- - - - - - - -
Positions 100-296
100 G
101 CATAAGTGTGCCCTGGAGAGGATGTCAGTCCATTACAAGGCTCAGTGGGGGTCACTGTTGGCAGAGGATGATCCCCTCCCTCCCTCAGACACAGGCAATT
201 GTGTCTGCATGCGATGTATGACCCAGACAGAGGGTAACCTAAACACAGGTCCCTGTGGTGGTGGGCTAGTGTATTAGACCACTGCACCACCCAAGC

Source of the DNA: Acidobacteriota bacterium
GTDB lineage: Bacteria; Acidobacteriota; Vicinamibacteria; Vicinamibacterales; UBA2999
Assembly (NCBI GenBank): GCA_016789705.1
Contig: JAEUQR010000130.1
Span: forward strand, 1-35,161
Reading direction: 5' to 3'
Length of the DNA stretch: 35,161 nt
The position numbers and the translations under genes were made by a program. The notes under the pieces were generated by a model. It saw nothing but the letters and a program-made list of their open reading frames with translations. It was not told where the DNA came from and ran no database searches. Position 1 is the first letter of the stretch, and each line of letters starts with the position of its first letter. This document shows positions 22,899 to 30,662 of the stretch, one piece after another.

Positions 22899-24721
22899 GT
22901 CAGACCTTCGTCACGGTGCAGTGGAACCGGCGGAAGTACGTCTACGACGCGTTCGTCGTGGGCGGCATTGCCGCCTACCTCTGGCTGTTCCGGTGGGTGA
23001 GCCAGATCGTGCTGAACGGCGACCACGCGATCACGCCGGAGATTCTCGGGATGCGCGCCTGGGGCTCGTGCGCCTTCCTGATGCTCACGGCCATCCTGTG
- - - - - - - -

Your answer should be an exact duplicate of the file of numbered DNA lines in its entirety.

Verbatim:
Positions 100-296
100 G
101 CATAAGTGTGCCCTGGAGAGGATGTCAGTCCATTACAAGGCTCAGTGGGGGTCACTGTTGGCAGAGGATGATCCCCTCCCTCCCTCAGACACAGGCAATT
201 GTGTCTGCATGCGATGTATGACCCAGACAGAGGGTAACCTAAACACAGGTCCCTGTGGTGGTGGGCTAGTGTATTAGACCACTGCACCACCCAAGC

Source of the DNA: Acidobacteriota bacterium
GTDB lineage: Bacteria; Acidobacteriota; Vicinamibacteria; Vicinamibacterales; UBA2999
Assembly (NCBI GenBank): GCA_016789705.1
Contig: JAEUQR010000130.1
Span: forward strand, 1-35,161
Reading direction: 5' to 3'
Length of the DNA stretch: 35,161 nt
The position numbers and the translations under genes were made by a program. The notes under the pieces were generated by a model. It saw nothing but the letters and a program-made list of their open reading frames with translations. It was not told where the DNA came from and ran no database searches. Position 1 is the first letter of the stretch, and each line of letters starts with the position of its first letter. This document shows positions 22,899 to 30,662 of the stretch, one piece after another.

Positions 22899-24721
22899 GT
22901 CAGACCTTCGTCACGGTGCAGTGGAACCGGCGGAAGTACGTCTACGACGCGTTCGTCGTGGGCGGCATTGCCGCCTACCTCTGGCTGTTCCGGTGGGTGA
23001 GCCAGATCGTGCTGAACGGCGACCACGCGATCACGCCGGAGATTCTCGGGATGCGCGCCTGGGGCTCGTGCGCCTTCCTGATGCTCACGGCCATCCTGTG